And Democrats, from the election of Ronald Reagan in 1980, have enabled conservatives by simply acceding to what has been the “prevailing conservative theme” since then.  But when you think about it, it was not conservative policies that rebuilt Europe after World War II since conservative policy would dictate that Europe was on it’s own and the U.S. had no business intervening in the rebuilding effort.  There would be no Social Security and no Medicare if conservative policy had held sway during Franklin Roosevelt’s administration.  There would have been no Civilian Conservation Corps, no rebuilding of Americas infrastructure after the Great Depression, no Interstate Highway System, no Civil Rights Act, no TARP, no Consumer Protection Bureau, no gay rights, virtually none of the accouterments of American society that we all – and “we” includes the Trumpettes – that we all take for granted in 2016.

Now Democrats seem to have understood that a pretty large swath of the American public are pretty damned disgusted with “business as usual” given the Bernie Sanders phenomenon and the leftward lurch we are witnessing as Donald Trump takes his victory lap at the Republican Convention.  But even Democrats have yet to articulate how and why we have come to this point with any great illumination or conviction.  Hopefully from now until the November election they will figure this out.  Figure out that Bill Clinton’s conservative policies and legislative accomplishments were a mistake.  That they did nothing more than embed even deeper than Ronald Reagan the then- and still - prevailing conservative economic and social memes that were ascendant.  

But it seems to me that there really is no hope for Republicans.  While Democrats seem to have heard America’s complaints even though they have not risen fully to respond to the call of the disaffected, Republicans just don’t get it.  And, it seems that they are not going to “get it” until they are utterly destroyed.   

I’m not at all sure that Hillary will be able to embrace the idea that her husband’s policy achievements – GATT, NAFTA, Crime Bill, Welfare Reform, etc. – are a part of the problem; the persistent, long-term problems that have led us to the difficult and divisive state of affairs that we find ourselves in today.  This is what’s necessary.  This is what she must do.  She can deflect all the Whitewater, Vince Foster, Benghazi, and E-mail ginned up scandals as she no doubt will but without a cold, realistic assessment of how and why it is that we’ve come to this point in America, she will fail.  She will open the way for a Donald Trump presidency.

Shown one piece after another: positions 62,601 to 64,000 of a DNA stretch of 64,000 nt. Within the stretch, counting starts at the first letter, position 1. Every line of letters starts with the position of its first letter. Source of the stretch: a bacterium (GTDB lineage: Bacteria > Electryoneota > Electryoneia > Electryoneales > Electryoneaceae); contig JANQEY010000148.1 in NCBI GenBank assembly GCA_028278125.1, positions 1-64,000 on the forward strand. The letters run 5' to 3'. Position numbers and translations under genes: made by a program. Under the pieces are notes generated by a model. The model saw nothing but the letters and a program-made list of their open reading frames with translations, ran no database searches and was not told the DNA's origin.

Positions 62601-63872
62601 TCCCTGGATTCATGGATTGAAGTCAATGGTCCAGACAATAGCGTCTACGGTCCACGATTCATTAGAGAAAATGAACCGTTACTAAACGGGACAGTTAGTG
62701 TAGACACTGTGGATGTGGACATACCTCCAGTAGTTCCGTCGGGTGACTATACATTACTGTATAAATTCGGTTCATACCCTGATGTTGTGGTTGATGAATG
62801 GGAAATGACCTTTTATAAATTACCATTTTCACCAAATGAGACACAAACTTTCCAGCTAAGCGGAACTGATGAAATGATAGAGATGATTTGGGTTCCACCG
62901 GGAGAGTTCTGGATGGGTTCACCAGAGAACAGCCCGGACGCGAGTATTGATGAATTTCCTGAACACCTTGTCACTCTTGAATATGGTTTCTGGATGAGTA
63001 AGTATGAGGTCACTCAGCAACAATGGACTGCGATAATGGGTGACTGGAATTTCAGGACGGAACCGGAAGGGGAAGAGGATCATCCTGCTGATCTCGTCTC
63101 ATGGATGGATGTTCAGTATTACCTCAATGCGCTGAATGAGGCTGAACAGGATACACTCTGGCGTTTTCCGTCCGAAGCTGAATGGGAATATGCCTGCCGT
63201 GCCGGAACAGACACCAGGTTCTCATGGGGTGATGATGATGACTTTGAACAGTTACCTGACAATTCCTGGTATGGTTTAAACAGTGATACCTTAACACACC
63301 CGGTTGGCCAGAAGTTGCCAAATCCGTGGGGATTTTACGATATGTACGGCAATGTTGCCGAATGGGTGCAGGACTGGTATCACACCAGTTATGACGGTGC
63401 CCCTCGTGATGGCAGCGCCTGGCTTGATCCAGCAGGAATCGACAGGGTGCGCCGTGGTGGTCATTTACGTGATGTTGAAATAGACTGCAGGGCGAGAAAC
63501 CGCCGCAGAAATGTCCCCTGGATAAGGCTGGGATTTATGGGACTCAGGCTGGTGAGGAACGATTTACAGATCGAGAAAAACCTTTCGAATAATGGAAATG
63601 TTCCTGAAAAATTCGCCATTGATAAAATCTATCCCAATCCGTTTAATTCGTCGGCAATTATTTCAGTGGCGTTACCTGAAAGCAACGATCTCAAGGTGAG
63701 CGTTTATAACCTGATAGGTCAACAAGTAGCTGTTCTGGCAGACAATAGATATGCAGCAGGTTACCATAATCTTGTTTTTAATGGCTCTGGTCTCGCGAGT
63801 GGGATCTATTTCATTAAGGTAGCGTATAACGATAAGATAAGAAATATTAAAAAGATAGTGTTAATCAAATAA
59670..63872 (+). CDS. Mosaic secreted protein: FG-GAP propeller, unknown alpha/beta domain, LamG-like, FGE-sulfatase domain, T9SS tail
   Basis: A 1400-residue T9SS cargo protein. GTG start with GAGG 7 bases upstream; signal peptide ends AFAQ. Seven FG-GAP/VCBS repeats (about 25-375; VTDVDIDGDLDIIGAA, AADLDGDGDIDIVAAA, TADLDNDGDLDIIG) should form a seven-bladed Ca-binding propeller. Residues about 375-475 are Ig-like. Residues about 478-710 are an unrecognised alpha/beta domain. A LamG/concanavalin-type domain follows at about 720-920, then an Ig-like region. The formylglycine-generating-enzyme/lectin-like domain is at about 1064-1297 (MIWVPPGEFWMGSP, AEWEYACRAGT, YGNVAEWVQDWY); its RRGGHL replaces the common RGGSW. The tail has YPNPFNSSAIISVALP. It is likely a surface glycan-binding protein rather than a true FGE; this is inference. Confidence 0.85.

What’s interesting about Donald Trump’s acceptance speech is how dark he portrayed what we call American society today.  This too is a fiction.  But this is what energizes his White supporters, this “America is falling apart,”  “America is riddled with crime,” “America is being overrun by raping, drug addled illegal immigrants,” “America is no longer the world’s leading nation.”  Each of these proclamations is readily denied by facts.  But it’s not facts, objective information, statistics and data that are driving the Trump candidacy.  It is the “feeling” that his White supporters no longer matter.  And they are not totally wrong in their assessment.  From the nation’s founding 1776, we have been ruled by White people both in the public governance sector and in the private sector.  This predominance is about to change, at least superficially.  It is estimated that by the middle of this century, White people will no longer be America’s majority ethnic group.  And it is this fact, this inexorable and inevitable fact, that is the prime motivation that has driven Trump’s supporters to his call.  He is telling them that he, and he alone can right this colossal wrong, reverse this trend that has left them adrift as lonely White specks in a sea of roiling, rumbling brown, yellow, red and black skins. 

 How he intends to achieve this is not yet clear.  “Big Picture” Donald – maybe “Huuuuge” Donald is more appropriate - is not one to waste his time on mere details or get lost in the weeds over mere facts. 

It’s Been A Remarkable Week.  I doubt that the Democrats will be able to top this affair as they gather in Philadelphia next week.  Me?  Thank God for small graces.